SpaceX to attempt landing a rocket from orbit on ground

Later this month, SpaceX will attempt to be the first company to land a rocket from orbit, which if successful, would mark huge gains in the quest for reusable rockets. 

Scott Audette/Reuters/File
The unmanned Falcon 9 rocket being launched by SpaceX on a cargo resupply service mission to the International Space Station sits on the launch pad after an aborted liftoff from the Cape Canaveral Air Force Station in Cape Canaveral, Florida January 6, 2015.

Space flight is notorious for many reasons. Spacecraft can cost tens of millions of dollars to develop, dedicated facilities are extremely expensive, and most rocket boosters are disposable, built only for one-time use. Well, not any more. Commercial spaceflight companies have been working to build reusable rocket boosters and are coming closer to making this feat a reality.

Throughout most of the history of spaceflight, rocket boosters, which do the hard work of lifting vehicles into orbit, were jettisoned after their propellant was spent and either burned up on reentry or were otherwise ruined upon landing in the ocean.

“Throwing them away is like junking planes after each commercial flight. But being able to reuse the rockets repeatedly would disrupt the economics of space flight,” wrote The Washington Post.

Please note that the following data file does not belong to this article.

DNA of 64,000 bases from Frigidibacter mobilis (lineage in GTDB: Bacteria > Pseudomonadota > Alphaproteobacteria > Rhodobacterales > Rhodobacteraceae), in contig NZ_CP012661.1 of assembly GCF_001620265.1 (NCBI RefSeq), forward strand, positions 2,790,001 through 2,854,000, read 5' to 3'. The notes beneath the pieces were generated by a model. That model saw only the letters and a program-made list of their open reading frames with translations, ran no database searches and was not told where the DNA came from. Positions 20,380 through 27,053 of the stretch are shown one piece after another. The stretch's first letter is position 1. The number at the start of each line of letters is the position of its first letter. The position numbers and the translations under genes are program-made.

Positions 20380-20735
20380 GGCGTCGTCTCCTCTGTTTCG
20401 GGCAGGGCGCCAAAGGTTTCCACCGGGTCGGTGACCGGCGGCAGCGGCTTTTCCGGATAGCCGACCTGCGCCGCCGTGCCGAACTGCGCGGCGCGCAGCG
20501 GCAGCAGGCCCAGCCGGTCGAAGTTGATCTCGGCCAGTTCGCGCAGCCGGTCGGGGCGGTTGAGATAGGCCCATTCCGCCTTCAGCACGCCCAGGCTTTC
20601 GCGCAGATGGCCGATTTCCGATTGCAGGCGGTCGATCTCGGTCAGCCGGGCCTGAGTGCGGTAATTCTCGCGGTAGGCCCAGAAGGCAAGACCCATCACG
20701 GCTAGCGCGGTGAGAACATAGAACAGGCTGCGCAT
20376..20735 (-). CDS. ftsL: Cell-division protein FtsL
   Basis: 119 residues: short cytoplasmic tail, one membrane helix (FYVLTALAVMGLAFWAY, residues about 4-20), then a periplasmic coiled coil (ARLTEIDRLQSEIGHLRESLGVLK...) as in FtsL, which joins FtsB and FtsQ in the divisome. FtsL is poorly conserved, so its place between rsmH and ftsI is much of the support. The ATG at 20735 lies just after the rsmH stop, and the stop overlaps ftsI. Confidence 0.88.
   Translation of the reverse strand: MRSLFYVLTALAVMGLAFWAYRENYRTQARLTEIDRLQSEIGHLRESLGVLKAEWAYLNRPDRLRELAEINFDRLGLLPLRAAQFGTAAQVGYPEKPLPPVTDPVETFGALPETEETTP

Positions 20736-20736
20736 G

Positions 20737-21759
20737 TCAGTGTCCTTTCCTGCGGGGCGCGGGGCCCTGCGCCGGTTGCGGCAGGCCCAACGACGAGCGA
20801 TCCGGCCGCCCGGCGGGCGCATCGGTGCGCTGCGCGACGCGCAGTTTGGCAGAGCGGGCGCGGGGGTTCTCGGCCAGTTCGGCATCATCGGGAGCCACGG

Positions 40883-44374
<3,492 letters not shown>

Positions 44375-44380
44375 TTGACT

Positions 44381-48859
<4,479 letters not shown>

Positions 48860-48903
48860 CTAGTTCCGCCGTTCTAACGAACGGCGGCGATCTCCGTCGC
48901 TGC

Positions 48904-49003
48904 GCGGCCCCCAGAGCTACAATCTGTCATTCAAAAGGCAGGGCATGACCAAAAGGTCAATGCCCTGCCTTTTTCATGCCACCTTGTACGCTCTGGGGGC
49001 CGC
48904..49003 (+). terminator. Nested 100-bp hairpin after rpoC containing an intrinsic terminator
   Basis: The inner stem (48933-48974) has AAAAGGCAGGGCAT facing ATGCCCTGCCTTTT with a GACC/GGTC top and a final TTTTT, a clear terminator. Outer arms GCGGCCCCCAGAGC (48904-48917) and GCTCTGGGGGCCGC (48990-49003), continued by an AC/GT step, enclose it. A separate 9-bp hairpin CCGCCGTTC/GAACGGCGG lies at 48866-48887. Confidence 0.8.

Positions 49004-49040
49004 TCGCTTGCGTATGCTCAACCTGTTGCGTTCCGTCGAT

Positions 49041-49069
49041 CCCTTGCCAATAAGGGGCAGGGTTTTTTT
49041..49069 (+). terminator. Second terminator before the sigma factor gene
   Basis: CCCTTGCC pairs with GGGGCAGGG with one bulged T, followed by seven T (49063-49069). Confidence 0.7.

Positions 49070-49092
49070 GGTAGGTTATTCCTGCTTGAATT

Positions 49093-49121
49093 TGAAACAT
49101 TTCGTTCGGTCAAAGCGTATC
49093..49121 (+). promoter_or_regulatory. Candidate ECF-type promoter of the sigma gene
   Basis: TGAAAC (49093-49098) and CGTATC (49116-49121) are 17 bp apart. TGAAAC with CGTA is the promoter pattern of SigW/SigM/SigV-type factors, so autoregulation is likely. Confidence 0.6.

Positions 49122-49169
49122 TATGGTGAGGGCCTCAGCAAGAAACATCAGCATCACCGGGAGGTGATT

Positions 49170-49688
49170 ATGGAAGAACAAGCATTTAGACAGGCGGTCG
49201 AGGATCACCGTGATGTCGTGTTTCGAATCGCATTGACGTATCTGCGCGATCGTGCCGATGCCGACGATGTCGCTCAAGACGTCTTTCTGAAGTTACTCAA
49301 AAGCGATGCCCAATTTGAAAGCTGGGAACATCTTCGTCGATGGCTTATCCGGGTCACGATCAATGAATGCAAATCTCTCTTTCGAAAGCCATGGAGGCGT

Dubbed a “Holy-Grail quest,” this new age space race is certainly on.

During a test flight last week , Blue Origin's New Shepard rocket launched into the boundary of space (329,839 feet) before separating. The capsule successfully landed with the help of parachutes, and the booster “touched down on the landing pad by firing its engine again,” just feet from the initial launch point, marking the first successful re-landing of a rocket.

Eric Stallmer, the president of the Commercial Spaceflight Federation, called the landing "a revolutionary step forward. It really showcases the power of what commercial innovation and ingenuity can do."

However, SpaceX founder Elon Musk made it clear that what his company is attempting is considerably harder. Not only is the Falcon 9 bigger and more powerful than New Shepard, the goal is to land the rocket back on land after it’s been in orbit.

In Falcon 9’s previous two attemps to land on a floating platform, the rocket exploded. And in June, Falcon 9 broke apart en route to the ISS. But this month, Falcon 9 will launch again from the Cape Canaveral base, though the exact date has not yet been confirmed.

“If successful, it would mark not only the first successful landing and recovery of the company’s flagship rocket, but also the first terrestrial rocket landing for SpaceX after two failed landing attempts at sea,” reported Fortune.

The launch is critical for SpaceX. Not only does Musk need to live up to his banter with Blue Origin founder Jeff Bezos, SpaceX needs to reassure investors.

A successful landing would be the next step in commercial spaceflight and would accelerate this 21st-century space race. 

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